Eye examiner

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As eyes auditors in to astronomy two star designated that are close together and the sky with normal vision can be seen eyes as separate objects.

Mizar and Alkor of the Big Dipper in the constellation Big Bear are eye checkers

With daylight and healthy eyes, the limit of the resolution , the angular visual acuity , is around one angular minute (1 '- corresponding to a visual acuity = 1). The individual differences are in the range of about 0.5 'to 2.0' or between 30 "and 120" ( arc seconds ). These values ​​apply to the point of sharpest vision, the foveola , where the receptors are particularly close. But these are exclusively the less light-sensitive cone cells that also allow color vision. Very low luminance levels can only be perceived with the rod cells, for example at night and eyes adapted to dark, with a lower resolution.

Mizar (A and B; bottom left) and Alkor (top right), as well as Sidus Ludoviciana

When examining the eyes with regard to angular visual acuity through tests to determine whether stars are seen as one or two, not only their angular distance is decisive, but also their respective apparent brightness . With some stars it is sufficient for a (foveal) color perception, with others not. Therefore the resolvable angular distance can be a factor of 2 to 5 less favorable than the individual visual acuity would suggest. In addition, the respective viewing conditions must be taken into account.

The two stars Mizar (ζ UMa) and Alkor (g UMa) in the constellation Great Bear (Ursa Maior) are considered to be the most famous eye checkers . They can be found in the star course of the Big Dipper , Mizar with an apparent brightness of 2.0 m as the bend of the drawbar, Alkor with 4.0 m as the "little rider" above. These stars have an angle of separation of 705 ″, just under 12 ′ or 0.19 °, so that in good visibility conditions they can be seen separately by most people. With technical aids, not free-eyed, they are double stars that can be separated into further components (Mizar A and B; Alkor A and B). It is not finally clear whether these are gravitationally bound and form a multiple star system.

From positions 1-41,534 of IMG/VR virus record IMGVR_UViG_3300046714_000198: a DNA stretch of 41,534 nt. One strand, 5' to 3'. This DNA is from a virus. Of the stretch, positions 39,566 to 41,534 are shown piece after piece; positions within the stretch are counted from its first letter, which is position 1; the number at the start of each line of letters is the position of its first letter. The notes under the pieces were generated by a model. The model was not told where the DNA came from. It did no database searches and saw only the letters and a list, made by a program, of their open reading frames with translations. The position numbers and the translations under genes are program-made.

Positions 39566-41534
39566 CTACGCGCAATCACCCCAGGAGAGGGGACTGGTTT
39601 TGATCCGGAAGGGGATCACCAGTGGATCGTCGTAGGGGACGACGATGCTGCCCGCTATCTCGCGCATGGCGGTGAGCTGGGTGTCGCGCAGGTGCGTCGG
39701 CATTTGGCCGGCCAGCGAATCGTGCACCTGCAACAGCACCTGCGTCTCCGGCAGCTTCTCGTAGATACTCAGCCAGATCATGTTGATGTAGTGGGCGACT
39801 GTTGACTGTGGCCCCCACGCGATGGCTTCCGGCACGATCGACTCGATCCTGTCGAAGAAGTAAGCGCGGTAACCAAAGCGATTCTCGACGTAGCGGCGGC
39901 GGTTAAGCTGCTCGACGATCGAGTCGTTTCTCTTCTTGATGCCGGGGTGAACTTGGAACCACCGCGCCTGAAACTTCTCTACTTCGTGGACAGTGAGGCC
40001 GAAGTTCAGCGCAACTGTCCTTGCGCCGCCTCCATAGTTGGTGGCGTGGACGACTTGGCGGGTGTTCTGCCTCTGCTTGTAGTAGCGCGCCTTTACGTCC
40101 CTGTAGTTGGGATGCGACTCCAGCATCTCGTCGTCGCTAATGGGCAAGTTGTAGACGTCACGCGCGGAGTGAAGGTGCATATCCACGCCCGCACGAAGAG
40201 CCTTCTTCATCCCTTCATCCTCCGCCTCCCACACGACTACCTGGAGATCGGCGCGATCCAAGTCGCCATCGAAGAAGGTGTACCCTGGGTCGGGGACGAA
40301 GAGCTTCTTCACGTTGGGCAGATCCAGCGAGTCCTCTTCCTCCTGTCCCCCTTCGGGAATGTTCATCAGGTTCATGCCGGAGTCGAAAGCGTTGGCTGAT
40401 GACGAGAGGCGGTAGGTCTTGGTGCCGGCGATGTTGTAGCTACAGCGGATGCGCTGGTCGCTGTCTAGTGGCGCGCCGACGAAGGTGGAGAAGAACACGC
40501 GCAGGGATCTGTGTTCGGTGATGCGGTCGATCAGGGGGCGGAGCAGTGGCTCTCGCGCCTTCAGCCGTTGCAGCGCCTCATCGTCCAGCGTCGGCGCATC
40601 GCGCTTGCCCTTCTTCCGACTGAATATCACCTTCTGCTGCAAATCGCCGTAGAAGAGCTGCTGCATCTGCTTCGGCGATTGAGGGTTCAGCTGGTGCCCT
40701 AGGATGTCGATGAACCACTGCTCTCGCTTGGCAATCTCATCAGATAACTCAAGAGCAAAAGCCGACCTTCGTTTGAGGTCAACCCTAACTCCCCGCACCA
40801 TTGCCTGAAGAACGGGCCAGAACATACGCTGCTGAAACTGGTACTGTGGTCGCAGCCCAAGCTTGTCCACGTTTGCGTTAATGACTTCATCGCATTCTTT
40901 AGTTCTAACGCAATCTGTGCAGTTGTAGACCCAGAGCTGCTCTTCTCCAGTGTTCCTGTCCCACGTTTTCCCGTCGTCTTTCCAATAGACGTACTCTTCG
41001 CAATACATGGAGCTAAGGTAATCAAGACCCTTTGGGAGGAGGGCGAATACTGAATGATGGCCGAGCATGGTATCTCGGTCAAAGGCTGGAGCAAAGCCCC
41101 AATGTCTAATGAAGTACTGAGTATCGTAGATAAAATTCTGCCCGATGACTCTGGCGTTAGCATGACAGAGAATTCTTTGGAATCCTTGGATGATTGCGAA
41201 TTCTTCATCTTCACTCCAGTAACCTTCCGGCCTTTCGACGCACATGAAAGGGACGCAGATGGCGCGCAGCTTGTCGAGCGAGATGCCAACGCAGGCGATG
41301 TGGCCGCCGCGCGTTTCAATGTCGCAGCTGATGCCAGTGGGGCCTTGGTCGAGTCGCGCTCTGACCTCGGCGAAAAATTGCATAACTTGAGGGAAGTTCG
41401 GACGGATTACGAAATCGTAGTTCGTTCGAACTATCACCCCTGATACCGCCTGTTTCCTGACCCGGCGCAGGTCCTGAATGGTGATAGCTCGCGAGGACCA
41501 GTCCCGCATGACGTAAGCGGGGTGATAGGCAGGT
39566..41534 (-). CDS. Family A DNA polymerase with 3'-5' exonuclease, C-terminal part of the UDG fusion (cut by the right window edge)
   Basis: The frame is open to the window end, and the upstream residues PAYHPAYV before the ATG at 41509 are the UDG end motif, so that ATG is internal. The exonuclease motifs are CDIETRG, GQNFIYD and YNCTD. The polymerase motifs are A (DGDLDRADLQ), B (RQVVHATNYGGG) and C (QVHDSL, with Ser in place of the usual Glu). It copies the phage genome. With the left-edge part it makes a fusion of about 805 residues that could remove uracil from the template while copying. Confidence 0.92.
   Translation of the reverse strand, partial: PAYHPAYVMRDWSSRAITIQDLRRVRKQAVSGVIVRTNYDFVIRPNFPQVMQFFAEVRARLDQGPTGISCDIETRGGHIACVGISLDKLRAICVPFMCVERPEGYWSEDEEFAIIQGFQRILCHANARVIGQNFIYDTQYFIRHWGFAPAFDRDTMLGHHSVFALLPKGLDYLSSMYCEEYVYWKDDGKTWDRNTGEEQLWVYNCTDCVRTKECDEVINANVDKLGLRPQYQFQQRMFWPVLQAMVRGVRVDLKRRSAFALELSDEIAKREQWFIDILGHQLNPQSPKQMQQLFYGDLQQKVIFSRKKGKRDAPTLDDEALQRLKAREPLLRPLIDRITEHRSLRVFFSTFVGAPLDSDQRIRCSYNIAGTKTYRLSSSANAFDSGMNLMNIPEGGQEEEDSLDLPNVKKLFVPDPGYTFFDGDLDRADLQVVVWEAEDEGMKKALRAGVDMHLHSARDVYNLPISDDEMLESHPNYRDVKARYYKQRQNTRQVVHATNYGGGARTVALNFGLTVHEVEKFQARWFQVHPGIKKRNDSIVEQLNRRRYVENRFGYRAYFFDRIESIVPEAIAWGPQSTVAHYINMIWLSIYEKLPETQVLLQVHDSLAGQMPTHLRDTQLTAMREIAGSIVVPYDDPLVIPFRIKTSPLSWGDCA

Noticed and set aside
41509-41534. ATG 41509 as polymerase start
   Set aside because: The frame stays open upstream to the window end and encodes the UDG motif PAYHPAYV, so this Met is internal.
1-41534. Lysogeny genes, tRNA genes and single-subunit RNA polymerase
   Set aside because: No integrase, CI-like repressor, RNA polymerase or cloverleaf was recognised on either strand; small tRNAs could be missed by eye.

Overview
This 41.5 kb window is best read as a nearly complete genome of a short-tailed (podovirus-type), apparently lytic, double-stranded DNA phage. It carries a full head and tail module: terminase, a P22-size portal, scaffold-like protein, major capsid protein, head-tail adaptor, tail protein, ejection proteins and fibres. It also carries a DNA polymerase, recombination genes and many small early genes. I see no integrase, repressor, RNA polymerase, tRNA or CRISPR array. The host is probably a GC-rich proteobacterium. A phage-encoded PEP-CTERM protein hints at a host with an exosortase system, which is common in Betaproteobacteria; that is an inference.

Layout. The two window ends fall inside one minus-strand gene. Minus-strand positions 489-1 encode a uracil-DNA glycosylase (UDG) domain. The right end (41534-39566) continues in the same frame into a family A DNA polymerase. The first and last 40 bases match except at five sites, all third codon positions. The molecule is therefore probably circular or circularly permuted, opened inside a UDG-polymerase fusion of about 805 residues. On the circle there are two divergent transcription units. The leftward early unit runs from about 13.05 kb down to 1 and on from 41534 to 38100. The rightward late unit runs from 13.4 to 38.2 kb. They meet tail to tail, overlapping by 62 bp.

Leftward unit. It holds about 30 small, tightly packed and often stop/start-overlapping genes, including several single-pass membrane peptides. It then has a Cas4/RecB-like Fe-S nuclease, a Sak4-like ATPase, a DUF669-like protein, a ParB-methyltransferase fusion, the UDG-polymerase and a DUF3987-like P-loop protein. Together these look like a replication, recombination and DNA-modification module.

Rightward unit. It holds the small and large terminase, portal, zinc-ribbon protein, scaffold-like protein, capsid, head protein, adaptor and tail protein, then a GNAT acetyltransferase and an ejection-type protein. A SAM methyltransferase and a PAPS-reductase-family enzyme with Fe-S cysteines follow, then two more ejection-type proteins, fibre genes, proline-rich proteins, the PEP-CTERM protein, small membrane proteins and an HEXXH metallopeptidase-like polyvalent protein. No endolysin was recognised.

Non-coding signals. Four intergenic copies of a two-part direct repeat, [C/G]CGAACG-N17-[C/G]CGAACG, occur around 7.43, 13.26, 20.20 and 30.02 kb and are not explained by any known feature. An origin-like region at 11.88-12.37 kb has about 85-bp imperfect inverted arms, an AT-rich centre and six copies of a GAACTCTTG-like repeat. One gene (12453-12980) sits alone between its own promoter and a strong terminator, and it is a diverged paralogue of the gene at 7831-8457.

A test star for "eagle eyes", however, is Epsilon Lyrae in the constellation Lyra (Lyra), as a double star with sharp eyes that can occasionally be separated. The two components ε¹ and ε² have a brightness of 4.7 m and 4.6 m , respectively , their angular distance is 207 ″, a good 4 ′ or 0.06 °. Telescopically, the two are in turn separable, so that a four- fold star is present.

Theta Tauri is easier to separate , a relatively bright 3rd magnitude double star in the constellation Taurus (Taurus) with an angular separation of 337 ", just under 6 'or 0.09 °. About half of the observers see it separately. The two components θ¹ and θ² are 3.8 m and 3.4 m bright.

Other pairs of stars that are suitable as "eye checkers" are Algiedi , My Scorpii , Sigma Tauri and Delta Gruis .


Individual evidence

  1. ^ Oswald Thomas : Astronomy - Facts and Problems , p. 18ff, p. 415ff. Bergland-Buch, Graz-Vienna-Leipzig-Berlin 1934.
  2. protocols of measurement exercises , H.Streble, Univ.Stuttgart 1980th
  3. Observation exercises for astronomy, TU Wien 2010–12.